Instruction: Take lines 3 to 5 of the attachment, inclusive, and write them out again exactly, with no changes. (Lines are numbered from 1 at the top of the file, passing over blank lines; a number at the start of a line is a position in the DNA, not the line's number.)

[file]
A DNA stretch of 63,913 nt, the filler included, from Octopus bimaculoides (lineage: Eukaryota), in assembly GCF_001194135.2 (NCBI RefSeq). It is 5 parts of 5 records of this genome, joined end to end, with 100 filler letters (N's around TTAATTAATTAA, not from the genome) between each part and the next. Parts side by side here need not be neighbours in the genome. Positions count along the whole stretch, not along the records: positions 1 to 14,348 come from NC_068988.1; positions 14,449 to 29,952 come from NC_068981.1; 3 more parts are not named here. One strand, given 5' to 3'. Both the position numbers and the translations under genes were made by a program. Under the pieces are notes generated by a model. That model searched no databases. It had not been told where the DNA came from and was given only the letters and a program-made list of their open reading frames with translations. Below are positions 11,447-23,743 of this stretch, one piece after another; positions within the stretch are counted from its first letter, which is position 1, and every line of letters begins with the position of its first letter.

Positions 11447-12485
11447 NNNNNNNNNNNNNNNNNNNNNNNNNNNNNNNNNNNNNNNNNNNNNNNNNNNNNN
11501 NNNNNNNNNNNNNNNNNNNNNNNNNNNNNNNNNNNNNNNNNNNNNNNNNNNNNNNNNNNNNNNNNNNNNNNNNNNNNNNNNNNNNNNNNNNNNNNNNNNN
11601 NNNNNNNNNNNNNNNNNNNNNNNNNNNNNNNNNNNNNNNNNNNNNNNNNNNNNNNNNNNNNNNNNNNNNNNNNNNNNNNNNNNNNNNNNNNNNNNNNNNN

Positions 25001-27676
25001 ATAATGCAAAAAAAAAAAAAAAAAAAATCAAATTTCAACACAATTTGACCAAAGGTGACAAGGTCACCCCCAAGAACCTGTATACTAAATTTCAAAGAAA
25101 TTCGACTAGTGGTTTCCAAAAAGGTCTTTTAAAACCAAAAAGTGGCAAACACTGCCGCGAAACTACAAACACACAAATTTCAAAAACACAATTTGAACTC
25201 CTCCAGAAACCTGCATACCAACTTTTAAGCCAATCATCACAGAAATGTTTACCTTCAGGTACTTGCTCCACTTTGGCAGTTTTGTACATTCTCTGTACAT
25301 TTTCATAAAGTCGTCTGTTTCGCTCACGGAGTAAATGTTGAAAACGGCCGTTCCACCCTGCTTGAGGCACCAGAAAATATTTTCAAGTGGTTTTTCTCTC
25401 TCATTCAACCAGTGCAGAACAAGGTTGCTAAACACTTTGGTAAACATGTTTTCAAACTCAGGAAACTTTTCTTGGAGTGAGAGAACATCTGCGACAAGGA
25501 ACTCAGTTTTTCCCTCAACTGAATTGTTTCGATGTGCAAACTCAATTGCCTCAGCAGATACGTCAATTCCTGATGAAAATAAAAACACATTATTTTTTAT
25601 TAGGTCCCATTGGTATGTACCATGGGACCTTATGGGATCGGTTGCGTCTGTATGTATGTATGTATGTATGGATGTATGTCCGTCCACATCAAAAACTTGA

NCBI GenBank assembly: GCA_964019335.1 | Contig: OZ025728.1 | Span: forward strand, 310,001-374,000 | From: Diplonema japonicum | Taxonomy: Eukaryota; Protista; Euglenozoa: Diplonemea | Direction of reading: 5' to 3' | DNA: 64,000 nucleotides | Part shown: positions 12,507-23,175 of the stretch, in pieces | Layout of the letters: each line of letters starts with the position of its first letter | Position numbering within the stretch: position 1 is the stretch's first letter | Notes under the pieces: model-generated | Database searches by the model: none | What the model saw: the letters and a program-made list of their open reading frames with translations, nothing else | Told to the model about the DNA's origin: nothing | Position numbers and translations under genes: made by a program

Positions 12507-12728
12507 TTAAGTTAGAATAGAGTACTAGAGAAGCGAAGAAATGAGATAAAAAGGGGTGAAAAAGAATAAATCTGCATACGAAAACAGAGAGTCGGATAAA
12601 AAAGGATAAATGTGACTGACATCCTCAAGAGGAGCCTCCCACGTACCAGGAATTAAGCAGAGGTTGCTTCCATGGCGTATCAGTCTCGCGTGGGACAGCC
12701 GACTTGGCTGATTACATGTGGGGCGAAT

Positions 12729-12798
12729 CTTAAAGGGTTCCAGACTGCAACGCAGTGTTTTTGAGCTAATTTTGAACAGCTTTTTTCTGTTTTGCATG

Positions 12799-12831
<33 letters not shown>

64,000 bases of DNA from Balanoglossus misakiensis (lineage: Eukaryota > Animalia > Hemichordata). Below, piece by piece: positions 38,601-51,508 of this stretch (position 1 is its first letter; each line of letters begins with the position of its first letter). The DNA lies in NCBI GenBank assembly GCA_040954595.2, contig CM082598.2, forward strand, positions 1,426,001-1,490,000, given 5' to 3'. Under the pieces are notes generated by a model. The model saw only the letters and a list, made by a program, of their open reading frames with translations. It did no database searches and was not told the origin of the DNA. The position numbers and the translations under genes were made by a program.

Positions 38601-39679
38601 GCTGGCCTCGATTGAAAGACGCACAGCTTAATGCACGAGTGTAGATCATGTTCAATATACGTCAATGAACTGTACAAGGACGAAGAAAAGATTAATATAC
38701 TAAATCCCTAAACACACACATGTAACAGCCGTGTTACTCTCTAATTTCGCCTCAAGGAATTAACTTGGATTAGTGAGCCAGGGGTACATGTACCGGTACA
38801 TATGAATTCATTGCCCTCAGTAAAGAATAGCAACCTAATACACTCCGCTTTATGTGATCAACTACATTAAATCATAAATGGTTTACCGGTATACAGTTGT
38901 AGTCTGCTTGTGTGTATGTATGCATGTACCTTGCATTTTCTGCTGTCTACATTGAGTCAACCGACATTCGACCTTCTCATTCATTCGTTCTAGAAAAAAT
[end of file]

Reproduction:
11447 NNNNNNNNNNNNNNNNNNNNNNNNNNNNNNNNNNNNNNNNNNNNNNNNNNNNNN
11501 NNNNNNNNNNNNNNNNNNNNNNNNNNNNNNNNNNNNNNNNNNNNNNNNNNNNNNNNNNNNNNNNNNNNNNNNNNNNNNNNNNNNNNNNNNNNNNNNNNNN
11601 NNNNNNNNNNNNNNNNNNNNNNNNNNNNNNNNNNNNNNNNNNNNNNNNNNNNNNNNNNNNNNNNNNNNNNNNNNNNNNNNNNNNNNNNNNNNNNNNNNNN